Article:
STYLE IN THE CITY/Susanne Seidman – Party like a rock star. Only the good die young

STYLE IN THE CITY/Susanne Seidman – Party like a rock star. Only the good die young

Once a year amidst the hustle and bustle of holidays, both real and retail, school calendars, and the general marching on of time, one day cannot be hastened with excitement or put off with avoidance, our own birthdays. 

For some it is with general dread or perhaps a foreboding that each year seems to slip by faster, with more grays or wrinkles to prove it. For others, it is with a sense of anticipation to reach a milestone and right of passage, a driver’s license, a vote, the first legal drink.

For the very young, there is a new hand gesture to master with yet one more pudgy finger and the lure of sticky sweet icing and glossy wrapped packages. So what turns some of us into party poopers? And, most importantly in the immortal words of the artist formerly known as Prince, what allows others to “party like it’s 1999?”

All you birthday grumps and birthday hiders out there. I have one simple argument for you. Consider the alternative.

This year, a very important person is missing from my personal trifecta of July birthdays. Simply put, she died too soon. Her party should not be over. 

Just two blissful years ago this special string of days completed some type of predestined circle of life. I was born a mere two days after my mother. Believe me, she fought like a junk yard dog to change that order, including the crazy tactic of spray painting an antique rocker in the sticky, suburban July heat.

No luck.

With a light cast of paint dust, slight sunburn, and eau de fumes scent, no amount of physical activity or aerosol spray would put her into labor.  She would be a year older on that birth certificate. Later celebrating our closeness and in the Hallmark tradition, we even created our own holiday, in-between day, exchanging bee themed gifts.

Fast forward a few decades, and I found myself in the same predicament.  Despite a due date in August, I just knew when I saw that plus sign on the stick this baby was coming the week of our shared birthdays.

Would I sneak him into this world with myself a year younger? My team of O.B.S.’s stood arm to arm in disbelief.

Naturally, my son arrived in three pushes exactly two days following my birthday. Another in-between day was created . There is something intangible about giving birth that deepens the innocence of birthday melodies care freely sung in unison, a closeness and appreciation for the one that brought you into this world.

But as the first of my son’s birthdays approached, the last of my mother’s loomed. 

As hard as she tried to control my birth, she fought her own death. Needless to say, we threw her exactly the party she wanted as a send off, and she stubbornly wouldn’t wear any of the party dresses given to her by well intended revelers, including her own granddaughter.

This was her day, her way!  I came to realize the candles don’t glow as brightly without the one who gave you your first light.

With a somewhat woeful outlook on this year’s birthdays, I knew there was only way to put the fire back in our hot, July birthdays, two big parties.

Time to download Prince, Cool and the Gang, and every other clich party song and get planning. 

For my son, I steered toward a classic, pirates and boats. Hats neatly folded out of our own Alexandria Times newspapers, a throw back to parties of the past.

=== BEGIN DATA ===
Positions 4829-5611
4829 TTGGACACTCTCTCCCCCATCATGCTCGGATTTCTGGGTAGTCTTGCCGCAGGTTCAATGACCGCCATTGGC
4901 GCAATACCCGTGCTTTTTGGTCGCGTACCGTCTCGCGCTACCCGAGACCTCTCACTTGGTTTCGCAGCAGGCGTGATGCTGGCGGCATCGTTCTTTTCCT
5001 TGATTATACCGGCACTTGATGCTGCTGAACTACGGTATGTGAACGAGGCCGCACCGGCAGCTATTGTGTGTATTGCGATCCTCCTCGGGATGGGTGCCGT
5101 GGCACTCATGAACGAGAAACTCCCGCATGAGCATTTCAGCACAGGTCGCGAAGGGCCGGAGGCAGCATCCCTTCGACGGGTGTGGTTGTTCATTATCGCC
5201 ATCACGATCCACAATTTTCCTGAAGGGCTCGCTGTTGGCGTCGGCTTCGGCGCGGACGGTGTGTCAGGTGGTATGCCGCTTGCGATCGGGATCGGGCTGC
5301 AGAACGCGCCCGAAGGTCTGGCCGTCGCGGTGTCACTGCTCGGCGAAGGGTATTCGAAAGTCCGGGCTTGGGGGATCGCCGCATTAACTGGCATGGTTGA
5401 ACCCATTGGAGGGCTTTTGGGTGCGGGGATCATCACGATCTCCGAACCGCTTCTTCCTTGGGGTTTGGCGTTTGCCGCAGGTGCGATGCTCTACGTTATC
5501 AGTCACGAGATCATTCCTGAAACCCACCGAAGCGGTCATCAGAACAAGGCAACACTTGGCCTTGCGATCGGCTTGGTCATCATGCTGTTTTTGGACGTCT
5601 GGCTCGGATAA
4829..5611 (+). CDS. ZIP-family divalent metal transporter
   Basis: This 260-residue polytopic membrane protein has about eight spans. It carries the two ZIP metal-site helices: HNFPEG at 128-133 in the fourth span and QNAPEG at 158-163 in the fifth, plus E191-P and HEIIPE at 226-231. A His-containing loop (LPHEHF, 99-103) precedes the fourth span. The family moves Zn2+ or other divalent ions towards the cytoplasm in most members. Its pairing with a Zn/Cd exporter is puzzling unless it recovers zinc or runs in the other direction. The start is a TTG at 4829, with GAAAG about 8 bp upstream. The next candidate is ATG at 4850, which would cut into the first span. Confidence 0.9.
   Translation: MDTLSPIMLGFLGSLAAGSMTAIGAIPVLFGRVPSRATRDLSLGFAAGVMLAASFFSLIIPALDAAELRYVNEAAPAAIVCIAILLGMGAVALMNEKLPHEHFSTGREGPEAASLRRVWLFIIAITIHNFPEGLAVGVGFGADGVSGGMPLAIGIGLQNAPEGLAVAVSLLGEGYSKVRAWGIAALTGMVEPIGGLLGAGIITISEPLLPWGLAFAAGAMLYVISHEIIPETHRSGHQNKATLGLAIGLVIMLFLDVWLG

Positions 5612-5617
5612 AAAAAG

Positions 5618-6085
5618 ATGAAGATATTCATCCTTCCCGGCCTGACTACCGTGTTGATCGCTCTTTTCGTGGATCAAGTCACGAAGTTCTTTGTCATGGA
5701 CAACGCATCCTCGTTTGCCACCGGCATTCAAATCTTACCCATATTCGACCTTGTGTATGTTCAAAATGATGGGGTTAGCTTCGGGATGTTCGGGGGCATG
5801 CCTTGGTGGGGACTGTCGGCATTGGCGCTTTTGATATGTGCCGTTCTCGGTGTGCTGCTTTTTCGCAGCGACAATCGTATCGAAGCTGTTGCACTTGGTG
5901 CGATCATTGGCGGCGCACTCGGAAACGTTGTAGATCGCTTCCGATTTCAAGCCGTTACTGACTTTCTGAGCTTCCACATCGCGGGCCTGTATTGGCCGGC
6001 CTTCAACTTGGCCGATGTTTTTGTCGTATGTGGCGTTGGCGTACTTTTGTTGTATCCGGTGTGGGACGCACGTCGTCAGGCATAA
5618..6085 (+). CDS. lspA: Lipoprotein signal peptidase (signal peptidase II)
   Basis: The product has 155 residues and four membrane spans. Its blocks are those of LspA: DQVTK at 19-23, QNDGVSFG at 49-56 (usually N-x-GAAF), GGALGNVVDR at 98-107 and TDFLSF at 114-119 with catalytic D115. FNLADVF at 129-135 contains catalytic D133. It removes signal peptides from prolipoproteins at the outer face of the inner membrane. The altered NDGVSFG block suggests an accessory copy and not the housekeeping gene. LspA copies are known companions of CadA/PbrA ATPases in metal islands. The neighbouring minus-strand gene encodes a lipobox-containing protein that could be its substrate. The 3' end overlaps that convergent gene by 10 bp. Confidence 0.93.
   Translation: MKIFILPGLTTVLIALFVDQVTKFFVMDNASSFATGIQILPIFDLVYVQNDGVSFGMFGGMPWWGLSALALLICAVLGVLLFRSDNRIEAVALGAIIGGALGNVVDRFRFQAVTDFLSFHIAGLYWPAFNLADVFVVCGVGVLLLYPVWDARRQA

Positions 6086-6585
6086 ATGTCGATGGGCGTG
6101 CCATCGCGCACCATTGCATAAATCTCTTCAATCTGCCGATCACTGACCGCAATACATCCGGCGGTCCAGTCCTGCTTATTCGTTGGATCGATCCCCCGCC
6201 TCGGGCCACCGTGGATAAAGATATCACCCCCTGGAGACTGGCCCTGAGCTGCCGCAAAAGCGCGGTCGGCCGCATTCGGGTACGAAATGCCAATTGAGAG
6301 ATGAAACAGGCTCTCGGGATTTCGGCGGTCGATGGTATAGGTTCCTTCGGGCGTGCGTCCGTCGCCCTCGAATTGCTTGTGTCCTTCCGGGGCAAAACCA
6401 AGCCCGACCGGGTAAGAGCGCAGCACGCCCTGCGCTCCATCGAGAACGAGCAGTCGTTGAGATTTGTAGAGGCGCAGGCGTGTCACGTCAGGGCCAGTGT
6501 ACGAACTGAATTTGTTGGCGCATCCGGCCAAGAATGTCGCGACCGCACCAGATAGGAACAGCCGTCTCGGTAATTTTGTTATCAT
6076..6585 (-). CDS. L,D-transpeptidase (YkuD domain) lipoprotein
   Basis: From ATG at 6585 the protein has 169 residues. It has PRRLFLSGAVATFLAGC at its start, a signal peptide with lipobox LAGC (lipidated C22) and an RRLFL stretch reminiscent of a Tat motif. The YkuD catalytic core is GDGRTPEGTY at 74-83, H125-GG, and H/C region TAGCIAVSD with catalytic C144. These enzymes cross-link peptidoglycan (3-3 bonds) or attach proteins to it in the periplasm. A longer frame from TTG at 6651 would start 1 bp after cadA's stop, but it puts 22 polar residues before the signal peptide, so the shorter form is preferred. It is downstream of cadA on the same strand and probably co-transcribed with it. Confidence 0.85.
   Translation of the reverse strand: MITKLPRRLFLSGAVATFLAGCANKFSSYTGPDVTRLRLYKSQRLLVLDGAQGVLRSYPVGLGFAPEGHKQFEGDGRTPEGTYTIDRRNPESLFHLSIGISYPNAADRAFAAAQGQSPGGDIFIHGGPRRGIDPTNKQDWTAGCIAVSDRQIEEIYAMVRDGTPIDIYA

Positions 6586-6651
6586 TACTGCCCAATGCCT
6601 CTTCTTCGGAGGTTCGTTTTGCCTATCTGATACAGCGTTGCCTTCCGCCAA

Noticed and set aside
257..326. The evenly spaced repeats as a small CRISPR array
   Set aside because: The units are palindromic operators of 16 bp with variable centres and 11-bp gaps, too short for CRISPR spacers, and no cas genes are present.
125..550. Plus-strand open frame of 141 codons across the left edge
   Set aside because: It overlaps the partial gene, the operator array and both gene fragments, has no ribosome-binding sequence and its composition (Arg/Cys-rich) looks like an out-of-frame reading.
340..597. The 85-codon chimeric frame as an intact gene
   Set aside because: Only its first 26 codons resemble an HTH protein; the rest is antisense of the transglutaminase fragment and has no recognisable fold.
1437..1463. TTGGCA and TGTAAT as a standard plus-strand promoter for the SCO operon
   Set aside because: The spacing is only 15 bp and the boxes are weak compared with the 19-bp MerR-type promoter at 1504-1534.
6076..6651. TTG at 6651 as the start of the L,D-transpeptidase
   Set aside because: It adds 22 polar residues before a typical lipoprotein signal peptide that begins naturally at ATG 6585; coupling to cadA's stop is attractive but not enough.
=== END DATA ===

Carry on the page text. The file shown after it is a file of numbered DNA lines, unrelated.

On the menu, fish sticks and chips (aka fries from the famed Five Guys) wrapped, again, in the Alex Times. For favors, floating boats and pirate garbed rubber duckies in giant galvanized tubs.

For dcor, a personalized pirate flag against the back drop of our throw back swim club, Little Hunting Park.  Between Pottery Barn Kids, Oriental Trading Company and the Paper Source, creating our little mate’s wonderland was as easy and fun as an ocean breeze.

After an over the top CandyLand themed party for my daughter this fall, I was on the way to outdoing myself.  I have heard it said my mediocre party is an average person’s perfection. I have a reputation to uphold.

As we boogied in the kitchen to my party inspired tunes, I found belting out the lyrics to these party hits gave me a birthday epiphany.

What could be more fun than recapturing my youth? A good old fashioned throw down was in order.

My husband got the band back together and thought, where better to party like a rock star than the King Street’s Rock It Grill?

This dive features pitchers of frothy beer and karaoke nightly. For some it would take a little convincing, others understood they would need to indulge this birthday tribute to more carefree days with reckless abandon.

When you open an evite that encourages you to party like you are 25, just like the birthday girl, take a cue and warm up your voice.

One reveler glamorously rocked the house in a bustier, feather boa and phony pony. She won the prize for rock star attire.

Move over Fergie.  She was glamorous, and this was the biggest skeptic of the bunch. No one could top the balding man in glasses, who no one in the bar appeared to know, but brought the house down with a little Bon Jovi “Livin on a Prayer.”

Except maybe the neighbor who pounded out “Sweet Child of Mine” like Axl Rose incarnate.  Finally, a venue worthy of my silver, peep toe, 3-inch heel party shoes.

For my part, I sang a little George Michael “Faith,” echoing my new take on birthdays. A higher power has a hand in our lives in birth and in death.

This year, in addition to style, “I’ve gotta have faith!” Everyone should be so lucky.  

When she is not planning parties and rocking to the hits, Susanne Seidman can be reached at